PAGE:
Medicare or other 3rd party payors. Some doctors also had significant fines in
addition to refunding money back to Medicare and some cases where doctors
were faced with criminal and civil penalties including incarceration.
Doctors have a legal obligation to not only treat their patients appropriately
and with medical necessity but also to comply with the health laws and the
authorities who oversee the laws, including but not limited to: HIPPA, Department
of Health and Human Services, Office of Civil Rights, Centers for Medicare and
Medicaid Services, and the Department of Justice.

Submitting claims to a third party for reimbursement exposes doctors to
a litany of scrutiny. Doctors and other healthcare providers need to read these
cases in order to learn the ins and outs of medical billing. Specifically, they
must understand how to avoid an audit, prosecution, and the civil and potential
criminal penalties for violating the law.

Due to the complexities of medical billing, the insurance marketplace and
constant changes to both reimbursement and insurance coverage, providers often
do not know how much they are going to be paid for care.
Doctors must understand what to do in order to receive timely and accurate
payment for their care, while avoiding submitting claims that may result in audits
or fraud alerts. If doctors learn to navigate the billing maze, they will be able to
focus on providing quality medical care for their patients.
Compiled in this book are some of the 130,000 separate Medicare regulations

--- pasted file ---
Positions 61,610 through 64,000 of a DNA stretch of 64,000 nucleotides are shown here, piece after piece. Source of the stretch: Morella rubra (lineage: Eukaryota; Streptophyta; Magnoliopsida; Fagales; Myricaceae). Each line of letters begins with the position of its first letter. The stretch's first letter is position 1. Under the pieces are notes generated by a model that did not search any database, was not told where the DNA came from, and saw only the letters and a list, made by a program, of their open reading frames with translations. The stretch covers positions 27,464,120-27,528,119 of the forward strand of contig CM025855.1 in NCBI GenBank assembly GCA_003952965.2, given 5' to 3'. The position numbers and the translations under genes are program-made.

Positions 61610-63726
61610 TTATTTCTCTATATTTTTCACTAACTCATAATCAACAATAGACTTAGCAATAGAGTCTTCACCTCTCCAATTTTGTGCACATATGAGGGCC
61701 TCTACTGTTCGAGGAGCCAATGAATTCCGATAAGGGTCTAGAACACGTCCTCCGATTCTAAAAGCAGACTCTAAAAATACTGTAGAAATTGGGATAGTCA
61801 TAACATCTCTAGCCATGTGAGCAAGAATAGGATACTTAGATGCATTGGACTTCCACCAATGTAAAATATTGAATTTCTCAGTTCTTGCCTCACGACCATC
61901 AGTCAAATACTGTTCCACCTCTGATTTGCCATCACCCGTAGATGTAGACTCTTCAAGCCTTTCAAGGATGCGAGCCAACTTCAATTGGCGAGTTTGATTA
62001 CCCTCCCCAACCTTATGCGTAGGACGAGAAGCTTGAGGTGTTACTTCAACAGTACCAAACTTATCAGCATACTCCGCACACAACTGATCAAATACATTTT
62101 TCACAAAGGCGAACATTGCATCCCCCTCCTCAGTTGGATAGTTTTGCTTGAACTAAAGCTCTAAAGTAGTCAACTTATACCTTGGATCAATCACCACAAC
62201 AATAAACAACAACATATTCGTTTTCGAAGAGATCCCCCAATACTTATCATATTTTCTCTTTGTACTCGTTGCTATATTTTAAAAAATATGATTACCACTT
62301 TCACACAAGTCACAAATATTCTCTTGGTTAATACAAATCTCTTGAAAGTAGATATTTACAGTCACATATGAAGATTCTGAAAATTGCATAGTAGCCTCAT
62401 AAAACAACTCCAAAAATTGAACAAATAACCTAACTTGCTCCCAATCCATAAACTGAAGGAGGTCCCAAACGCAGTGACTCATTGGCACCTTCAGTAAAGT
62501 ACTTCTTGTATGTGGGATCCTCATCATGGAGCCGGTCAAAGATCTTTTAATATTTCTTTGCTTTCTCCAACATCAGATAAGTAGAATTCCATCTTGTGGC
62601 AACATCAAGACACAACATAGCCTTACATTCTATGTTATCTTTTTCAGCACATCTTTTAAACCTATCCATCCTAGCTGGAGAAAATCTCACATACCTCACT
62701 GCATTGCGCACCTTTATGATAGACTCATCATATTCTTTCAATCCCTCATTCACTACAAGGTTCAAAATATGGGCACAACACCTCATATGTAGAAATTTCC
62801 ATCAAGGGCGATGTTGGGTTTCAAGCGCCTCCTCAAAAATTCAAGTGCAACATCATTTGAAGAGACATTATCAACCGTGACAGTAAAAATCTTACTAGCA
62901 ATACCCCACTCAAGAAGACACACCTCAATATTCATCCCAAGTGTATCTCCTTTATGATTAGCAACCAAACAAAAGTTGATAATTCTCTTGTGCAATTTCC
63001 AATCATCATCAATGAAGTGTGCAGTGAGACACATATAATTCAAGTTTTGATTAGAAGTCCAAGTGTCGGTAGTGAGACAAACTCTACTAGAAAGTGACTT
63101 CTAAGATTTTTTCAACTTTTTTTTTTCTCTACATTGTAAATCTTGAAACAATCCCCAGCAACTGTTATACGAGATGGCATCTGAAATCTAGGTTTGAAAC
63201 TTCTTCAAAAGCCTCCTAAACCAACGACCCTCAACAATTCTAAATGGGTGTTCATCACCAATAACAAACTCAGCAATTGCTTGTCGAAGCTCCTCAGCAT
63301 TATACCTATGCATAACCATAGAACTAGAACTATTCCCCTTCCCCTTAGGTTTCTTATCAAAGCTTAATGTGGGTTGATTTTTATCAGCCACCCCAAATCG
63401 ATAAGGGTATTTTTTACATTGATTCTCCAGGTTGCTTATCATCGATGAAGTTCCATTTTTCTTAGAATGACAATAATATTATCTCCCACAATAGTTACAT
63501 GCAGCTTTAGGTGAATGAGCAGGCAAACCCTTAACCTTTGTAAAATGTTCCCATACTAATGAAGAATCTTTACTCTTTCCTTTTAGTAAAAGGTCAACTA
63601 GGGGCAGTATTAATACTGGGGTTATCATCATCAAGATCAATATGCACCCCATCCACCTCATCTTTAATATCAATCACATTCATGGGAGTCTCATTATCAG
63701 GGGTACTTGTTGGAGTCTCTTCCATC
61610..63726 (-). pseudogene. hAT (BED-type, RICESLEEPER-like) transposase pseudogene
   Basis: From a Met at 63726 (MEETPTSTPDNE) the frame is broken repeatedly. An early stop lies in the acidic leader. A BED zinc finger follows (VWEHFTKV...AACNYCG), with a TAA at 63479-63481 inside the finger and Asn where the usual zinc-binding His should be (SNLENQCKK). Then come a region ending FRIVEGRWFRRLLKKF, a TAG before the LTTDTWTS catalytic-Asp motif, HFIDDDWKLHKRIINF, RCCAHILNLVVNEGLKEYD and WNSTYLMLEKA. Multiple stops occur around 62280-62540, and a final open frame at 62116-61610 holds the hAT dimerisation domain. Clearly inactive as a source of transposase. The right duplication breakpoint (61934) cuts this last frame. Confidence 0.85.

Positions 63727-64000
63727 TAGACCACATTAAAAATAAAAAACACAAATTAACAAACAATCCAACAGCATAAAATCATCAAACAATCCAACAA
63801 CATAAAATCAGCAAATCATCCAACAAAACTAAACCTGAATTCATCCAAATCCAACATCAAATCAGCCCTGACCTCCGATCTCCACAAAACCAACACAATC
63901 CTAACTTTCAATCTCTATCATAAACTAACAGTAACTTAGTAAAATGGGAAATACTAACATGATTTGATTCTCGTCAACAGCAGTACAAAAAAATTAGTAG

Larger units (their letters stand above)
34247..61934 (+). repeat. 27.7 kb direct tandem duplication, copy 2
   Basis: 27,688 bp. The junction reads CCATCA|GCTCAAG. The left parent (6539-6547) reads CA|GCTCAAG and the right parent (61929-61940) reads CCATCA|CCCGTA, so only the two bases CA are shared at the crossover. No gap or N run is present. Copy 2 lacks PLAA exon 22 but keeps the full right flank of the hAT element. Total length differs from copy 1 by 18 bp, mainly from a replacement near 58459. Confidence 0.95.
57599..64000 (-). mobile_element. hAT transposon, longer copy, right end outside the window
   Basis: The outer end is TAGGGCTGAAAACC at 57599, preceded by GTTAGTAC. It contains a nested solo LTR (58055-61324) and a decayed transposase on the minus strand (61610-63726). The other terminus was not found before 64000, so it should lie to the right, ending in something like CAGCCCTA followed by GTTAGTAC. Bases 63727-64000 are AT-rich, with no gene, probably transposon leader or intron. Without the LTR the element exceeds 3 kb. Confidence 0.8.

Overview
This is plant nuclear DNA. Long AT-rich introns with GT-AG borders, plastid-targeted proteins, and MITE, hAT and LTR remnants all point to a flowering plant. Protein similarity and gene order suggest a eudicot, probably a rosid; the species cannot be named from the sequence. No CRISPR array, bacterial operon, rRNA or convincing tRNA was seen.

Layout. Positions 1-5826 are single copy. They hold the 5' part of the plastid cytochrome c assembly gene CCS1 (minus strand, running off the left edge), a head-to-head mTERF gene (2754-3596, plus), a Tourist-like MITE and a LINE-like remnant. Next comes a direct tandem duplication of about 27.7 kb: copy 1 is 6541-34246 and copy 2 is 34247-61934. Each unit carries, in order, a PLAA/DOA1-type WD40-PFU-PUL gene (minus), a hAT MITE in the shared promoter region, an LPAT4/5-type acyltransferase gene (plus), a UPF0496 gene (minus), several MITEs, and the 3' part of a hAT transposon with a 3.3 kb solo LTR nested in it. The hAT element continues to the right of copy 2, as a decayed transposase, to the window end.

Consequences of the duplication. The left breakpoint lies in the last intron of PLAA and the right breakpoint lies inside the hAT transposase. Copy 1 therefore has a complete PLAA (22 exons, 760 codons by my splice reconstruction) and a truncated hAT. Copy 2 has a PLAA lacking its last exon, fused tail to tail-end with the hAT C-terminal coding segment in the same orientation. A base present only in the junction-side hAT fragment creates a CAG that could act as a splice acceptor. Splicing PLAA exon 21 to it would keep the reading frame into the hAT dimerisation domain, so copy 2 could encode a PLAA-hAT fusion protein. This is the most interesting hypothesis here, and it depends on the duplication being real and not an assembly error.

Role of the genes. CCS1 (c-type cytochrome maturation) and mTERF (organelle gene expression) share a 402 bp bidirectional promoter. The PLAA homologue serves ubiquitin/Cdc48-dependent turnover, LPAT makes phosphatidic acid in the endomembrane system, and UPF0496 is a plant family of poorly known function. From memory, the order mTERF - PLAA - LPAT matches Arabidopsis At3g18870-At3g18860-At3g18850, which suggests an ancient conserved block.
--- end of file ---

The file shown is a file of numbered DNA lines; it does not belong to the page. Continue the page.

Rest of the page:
and policies, and I have explained them in simple terms to assist in navigating the
healthcare maze.

This book was current at the time it was written; however, Medicare policy
changes frequently. Links to the source documents, with references, can be found
in the back of the book.

In my years as a healthcare consultant, my zeal to communicate these Do’s
and Don’ts of practice management to doctor’s has made for some very heated
discussions. My knowledge about billing rules and regulations and Medicare
Guidelines has not always made me popular with providers. To be clear, I didn’t
create the laws or rules so please don’t shoot the messenger.
As a healthcare consultant, an expert in reimbursement, and the current
president of a successful medical billing service, I thought I had seen it all.

Sharon Hollander is an author, entrepreneur, and healthcare consultant in the area of practice management. She is also the president of STAT Medical Consulting. She graduated with a bachelor’s degree in psychology and physiology from York University in Toronto, Canada. She lives in the West San Fernando Valley in Southern California with her Labradoodle, Jason, who manages his own company at www.petjason.com. Visit Hollander online at www.sharonhollander.com.

I have had my own run in with medical billing when I had my kids. So I found this book to be very interesting. There were stories that ranged from offices using the wrong codes and places taking advantage of the system.
There are so many codes n medical billing it made me feel for some of these people. You can tell this was written mainly for physicians or medical billing people. Besides that it was a very interesting read. I received a copy in exchange for an honest review
Arlene